Over the course of a week, I taste a bunch of wine, usually with friends, and almost always with my wife. Here are some of the wines we tasted over the past few weeks. These are wines that were not sent as samples—in most cases, I actually paid for these wines (although a few have been given as gifts).
NV Paul Berthelot Champagne Premier Cru Eminence, France: Retail $50. 70% Pinot Noir, 30% Chardonnay. I had finished Tiger King a while ago, and now The Last Dance is in the rearview mirror. I have watched all the replays of my favorite college football team beating their “rival” for each of the last eight years, thrice (is it still a “rivalry” if you have won eight in a row and 15 out of 16??). I was out of sports to binge-watch (OK, Tiger King is not really “sports” but you get the idea). The boys offered to let me watch them play video games, which caused me to contemplate knocking their heads together. Watch them play video games? Are they insane? Instead of inflicting bodily harm on my offspring, I opted for champagne instead. Perhaps I was channeling my inner Napoléon (“In victory, you deserve Champagne; in defeat, you need it”) and as soon as I popped the bottle I felt better. Golden in the glass with an active sparkle, which faded fairly quickly. Not much fruit on the nose but plenty of rich tree fruit on the palate and plenty of yeastiness all the way through. I am not sure how tomorrow will turn out, but the wine is fabulous tonight. Excellent to Outstanding. 92-94 Points.
2014 Domaine Besson Chablis 1er Cru Mont de Milieu, Burgundy, France: Retail $30. 100% Chardonnay. There was a time that I would have waited for another 3-5 years to pop another bottle of this, but I am deathly afraid of pre-mature oxidation these days. Still pale straw in the glass with lemon curd and mineral notes. The palate is lovely: tart, precise, fruity (although reserved). It has been a while since I’ve had a white Burgundy that has not utterly disappointed me. Restart the clock, this is pretty close to gangbusters. Excellent. 90-92 Points.
2016 Château d’Esclans Whispering Angel, Côtes de Provence, France: Retail $25. “Primarily Grenache, Cinsault, Syrah, Carignan, Rolle.” This is the last bottle of 2016 that we have and this seems to be even better than the last two. Subtle red fruit and quite floral on the nose, this is delightful on the palate with plenty of that subtle fruit, a distinct tartness, and an elegant minerality. Excellent. Excellent. 90-92 Points.
2011 Failla Chardonnay Estate Vineyard, Fort Ross-Seaview, CA: Retail $45. It’s been nearly a year since the last bottle and still going strong. Here were the notes from the last bottle, which still apply: Failla. Oh, Failla. I do not recall how originally I came across this “boutique” winery on the Silverado Trail, but there is no doubt that I am glad that I did. Founded by uber-winemaker Ehren Jordan, this might be the protocol-typical small-winery-gone-wild. A bit of color in the glass, suggesting I need to get to the other two bottles quickly. and aromas of oak, lanolin, vanilla, and lemon rind. The palate is, well, delectable, with ample fruit, depth, weight, and complexity. Close to a whoa. Excellent. 88-90 Points.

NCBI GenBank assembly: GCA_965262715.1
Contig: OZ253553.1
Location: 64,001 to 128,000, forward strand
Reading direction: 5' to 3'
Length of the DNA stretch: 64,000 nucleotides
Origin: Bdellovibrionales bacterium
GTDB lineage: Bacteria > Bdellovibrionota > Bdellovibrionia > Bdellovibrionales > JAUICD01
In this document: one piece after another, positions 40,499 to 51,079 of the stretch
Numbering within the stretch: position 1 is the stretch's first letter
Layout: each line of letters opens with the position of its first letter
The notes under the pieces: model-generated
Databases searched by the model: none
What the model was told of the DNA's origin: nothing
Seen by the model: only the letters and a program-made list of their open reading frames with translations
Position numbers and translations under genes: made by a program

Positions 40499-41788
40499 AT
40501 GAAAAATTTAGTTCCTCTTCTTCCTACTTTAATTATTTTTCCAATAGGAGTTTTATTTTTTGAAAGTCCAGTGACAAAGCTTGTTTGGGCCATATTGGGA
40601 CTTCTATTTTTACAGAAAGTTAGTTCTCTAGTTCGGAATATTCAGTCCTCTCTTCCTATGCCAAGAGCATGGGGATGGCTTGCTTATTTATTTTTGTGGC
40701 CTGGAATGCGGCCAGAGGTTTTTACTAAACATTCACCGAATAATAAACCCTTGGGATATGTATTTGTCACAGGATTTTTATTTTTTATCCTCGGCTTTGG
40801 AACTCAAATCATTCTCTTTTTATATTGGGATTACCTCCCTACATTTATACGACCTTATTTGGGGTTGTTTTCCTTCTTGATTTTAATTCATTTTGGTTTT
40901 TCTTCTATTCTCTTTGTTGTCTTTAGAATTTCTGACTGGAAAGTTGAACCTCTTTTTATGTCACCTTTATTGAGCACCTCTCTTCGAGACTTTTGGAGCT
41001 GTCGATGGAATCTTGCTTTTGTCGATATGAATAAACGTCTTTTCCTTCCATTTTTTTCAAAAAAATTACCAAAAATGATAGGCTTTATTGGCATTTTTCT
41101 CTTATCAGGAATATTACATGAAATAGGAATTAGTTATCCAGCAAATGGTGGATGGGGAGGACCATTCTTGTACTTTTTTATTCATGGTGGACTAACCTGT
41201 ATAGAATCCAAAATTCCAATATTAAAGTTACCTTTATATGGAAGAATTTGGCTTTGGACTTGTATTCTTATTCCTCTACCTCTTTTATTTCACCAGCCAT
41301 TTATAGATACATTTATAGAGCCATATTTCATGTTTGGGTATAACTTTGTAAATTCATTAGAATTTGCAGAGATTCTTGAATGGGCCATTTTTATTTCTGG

NV Gérard Loriot Champagne Brut Cuvée Tradition, France: Retail $45. 100% Pinot Meunier. I bought six of these back in 2013 (before the great southern migration to Houston) and according to Cellar Tracker, I have consumed five bottles now, but this is the first tasting note I have written. Huh? I thought I was better than that. Decidedly golden with that characteristic Meunier floral note, but there is also tons of baked goods: brioche, croissant, Twinkies (OK, that was a joke). Tart and creamy on the palate with a fervent sparkle, I am not usually a fan of 100% Meunier, but this will do quite nicely, merci. Excellent. 90-92 Points.
2012 Roadhouse Winery Zinfandel Dry Creek Valley, CA: Retail $35. I am a fan of Zinfandel with a bit of age on it and then throw in that it comes from Dry Creek? No brainer. While I am not all that familiar with the brand, I have thrown back a few age-worthy Zins from the appellation and this falls into the “well-done” category. Dark fruit, a bit of spice, and a touch of stewed fruit initially, but once on the palate, this is still all about the fruit )dark and brooding). But there is also still plenty of acidity, balance, and oodles of verve. This is close to both a Yowza and a Whoa. Excellent. 91-93 Points.
WINE OF THE WEEK: As I mentioned in the note above, there was a time not too long ago that I would have held on to this week’s Wine of the Week, the 2014 Domaine Besson Chablis 1er Cru Mont de Milieu for another half a dozen years or so. Not any more (at least not intentionally). There was a time that high-quality white Burgundies would age beautifully–I’m talking 10, 20, even 30 years. Starting in the late 1990s, however, the wines would pre-maturely oxidize even after five years. No one really knows why (at least I have not heard it) but aging the greatest white wines in the world became, and remains, a risky proposition. This is tragic since a wonderfully aged white Burg is one of the world’s greatest treats.
What was your Wine of the Week?